Someone once said that ‘a picture is worth a thousand words.’ This old and familiar phrase means that a complex idea can be conveyed with just a single still image. In many ways, I learned this on my first trip to New York City. I had often heard that New York City was so big, so fast-paced, and so diverse. But I wasn’t able to fully grasp it because I had never been to see it. Well, once I finally went I understood. That city is incredible. It really is so big and so fast-paced and so diverse. One might say you just have to be there to know what its truly like.

In many ways, God is like this. God is the most interesting and familiar subject in the world. All people everywhere think about God. They have thoughts on God, beliefs about God, opinions about God and so on. But all the different thoughts and opinions vary about God quite a bit.

One of the reasons why God is so misunderstood is because “no one has ever seen God” (John 1:18a).   Therefore as sinners, humans don’t understand God properly. This is what leads to many people saying things like ‘if god was real he could just come prove himself to everyone.’ And many people say they would believe in god if they ever saw him. Well, they wouldn’t, but that is for another time and discussion.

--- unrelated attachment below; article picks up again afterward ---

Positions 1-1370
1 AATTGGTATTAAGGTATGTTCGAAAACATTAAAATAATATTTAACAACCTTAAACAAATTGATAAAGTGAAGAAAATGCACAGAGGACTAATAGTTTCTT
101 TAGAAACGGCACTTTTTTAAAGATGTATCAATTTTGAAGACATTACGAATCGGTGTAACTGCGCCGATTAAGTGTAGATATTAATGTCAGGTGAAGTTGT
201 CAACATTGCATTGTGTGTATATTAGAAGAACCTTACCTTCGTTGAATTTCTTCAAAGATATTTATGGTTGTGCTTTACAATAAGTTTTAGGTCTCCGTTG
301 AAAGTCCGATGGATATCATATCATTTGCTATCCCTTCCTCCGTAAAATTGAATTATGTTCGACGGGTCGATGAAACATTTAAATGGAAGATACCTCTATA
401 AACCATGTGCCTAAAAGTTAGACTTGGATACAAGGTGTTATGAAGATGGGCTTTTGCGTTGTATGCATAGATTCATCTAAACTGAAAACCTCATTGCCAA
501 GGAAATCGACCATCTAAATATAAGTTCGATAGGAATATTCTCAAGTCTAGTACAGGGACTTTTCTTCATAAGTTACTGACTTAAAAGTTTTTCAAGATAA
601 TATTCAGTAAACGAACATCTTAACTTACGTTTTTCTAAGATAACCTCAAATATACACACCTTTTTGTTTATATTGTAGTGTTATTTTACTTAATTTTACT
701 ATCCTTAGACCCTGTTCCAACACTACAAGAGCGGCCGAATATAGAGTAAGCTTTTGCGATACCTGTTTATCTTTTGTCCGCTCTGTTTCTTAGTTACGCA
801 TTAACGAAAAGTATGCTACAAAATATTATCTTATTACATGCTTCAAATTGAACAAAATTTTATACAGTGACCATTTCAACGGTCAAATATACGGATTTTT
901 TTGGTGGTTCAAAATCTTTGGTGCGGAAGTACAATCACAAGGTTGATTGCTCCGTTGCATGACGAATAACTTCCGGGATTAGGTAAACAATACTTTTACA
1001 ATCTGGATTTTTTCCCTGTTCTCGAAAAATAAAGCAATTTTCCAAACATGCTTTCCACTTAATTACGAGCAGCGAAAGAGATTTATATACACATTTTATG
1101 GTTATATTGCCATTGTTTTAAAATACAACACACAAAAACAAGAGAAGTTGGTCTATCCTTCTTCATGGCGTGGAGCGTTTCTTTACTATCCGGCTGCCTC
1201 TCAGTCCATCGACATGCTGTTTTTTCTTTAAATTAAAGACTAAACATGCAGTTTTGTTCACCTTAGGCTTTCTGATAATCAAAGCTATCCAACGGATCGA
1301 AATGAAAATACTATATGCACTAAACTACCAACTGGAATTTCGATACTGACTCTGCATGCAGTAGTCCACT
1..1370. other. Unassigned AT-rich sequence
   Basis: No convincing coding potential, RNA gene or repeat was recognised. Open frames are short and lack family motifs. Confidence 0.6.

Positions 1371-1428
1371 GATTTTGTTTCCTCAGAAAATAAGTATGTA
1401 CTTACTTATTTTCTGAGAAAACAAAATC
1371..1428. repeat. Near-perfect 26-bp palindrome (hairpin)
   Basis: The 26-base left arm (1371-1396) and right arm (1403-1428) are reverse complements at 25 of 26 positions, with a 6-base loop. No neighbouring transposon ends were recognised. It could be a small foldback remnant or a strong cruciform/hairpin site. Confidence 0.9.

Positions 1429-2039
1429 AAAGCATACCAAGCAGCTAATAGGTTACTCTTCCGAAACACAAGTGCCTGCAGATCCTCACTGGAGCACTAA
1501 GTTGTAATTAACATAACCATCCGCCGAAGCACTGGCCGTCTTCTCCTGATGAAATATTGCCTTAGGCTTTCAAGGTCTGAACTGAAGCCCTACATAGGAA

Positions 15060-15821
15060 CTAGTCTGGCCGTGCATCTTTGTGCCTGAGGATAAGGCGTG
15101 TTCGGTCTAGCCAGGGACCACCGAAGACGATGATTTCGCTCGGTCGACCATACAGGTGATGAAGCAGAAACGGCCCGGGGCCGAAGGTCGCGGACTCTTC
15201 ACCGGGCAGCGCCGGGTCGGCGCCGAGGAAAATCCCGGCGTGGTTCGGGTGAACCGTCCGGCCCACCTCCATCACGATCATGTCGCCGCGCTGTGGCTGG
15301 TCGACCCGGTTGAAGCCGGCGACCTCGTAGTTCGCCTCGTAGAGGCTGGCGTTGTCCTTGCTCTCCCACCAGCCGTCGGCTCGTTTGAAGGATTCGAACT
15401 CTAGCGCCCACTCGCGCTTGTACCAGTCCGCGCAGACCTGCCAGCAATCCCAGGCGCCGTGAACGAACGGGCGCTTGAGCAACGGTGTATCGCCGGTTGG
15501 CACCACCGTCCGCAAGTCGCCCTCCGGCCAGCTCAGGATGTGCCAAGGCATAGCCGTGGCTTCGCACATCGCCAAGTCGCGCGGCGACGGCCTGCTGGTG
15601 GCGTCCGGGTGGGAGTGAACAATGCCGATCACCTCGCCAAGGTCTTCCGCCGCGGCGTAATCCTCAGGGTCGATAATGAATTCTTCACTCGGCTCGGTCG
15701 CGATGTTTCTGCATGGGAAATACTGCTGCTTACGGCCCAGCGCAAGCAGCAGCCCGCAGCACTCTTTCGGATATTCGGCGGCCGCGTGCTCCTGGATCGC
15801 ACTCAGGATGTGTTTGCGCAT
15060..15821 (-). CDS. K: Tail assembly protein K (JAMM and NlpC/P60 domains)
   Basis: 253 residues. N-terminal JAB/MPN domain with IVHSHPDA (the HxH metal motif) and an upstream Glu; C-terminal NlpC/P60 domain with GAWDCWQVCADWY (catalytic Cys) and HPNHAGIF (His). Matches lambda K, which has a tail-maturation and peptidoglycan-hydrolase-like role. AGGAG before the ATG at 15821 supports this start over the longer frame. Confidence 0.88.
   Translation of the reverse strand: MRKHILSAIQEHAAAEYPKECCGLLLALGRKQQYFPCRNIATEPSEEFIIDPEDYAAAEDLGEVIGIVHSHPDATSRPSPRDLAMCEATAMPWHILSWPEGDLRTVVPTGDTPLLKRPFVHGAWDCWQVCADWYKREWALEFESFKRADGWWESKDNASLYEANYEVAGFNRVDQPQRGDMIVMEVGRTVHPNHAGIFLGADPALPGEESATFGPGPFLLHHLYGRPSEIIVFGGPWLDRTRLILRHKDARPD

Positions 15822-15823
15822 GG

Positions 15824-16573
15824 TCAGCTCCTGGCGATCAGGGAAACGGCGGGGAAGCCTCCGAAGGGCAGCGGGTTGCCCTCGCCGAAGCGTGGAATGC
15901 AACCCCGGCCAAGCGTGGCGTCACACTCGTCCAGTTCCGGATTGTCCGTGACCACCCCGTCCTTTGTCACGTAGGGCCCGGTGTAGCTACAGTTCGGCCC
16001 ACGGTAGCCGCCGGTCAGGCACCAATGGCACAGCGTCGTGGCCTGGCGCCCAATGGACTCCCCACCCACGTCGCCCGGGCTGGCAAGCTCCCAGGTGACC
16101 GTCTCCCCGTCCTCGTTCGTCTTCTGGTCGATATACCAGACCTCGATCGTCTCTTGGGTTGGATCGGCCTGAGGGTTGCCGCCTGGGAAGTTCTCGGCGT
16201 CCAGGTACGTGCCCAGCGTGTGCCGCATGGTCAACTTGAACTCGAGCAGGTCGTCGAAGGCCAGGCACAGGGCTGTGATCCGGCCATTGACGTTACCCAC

This thought is what makes Christmas and Christianity so unique and valuable. It is unlike any other religion. Its truly different. It is not people trying to figure out God. It is God showing and explaining Himself to people. God came to us.

In John 1:1-18, John says that God became a human and that human is Jesus. Jesus is God and man. Jesus is the answer to all the worlds questions, confusions, and misunderstandings about God. Jesus Christ the God-man is the picture that is worth more than a thousand words. But He is even more than a picture. He is real life. He is a person. He is just like us. And He is God, so he is just like God. In fact, Hebrews 1 says Jesus is “the radiance of the glory of God and the exact imprint of his nature.”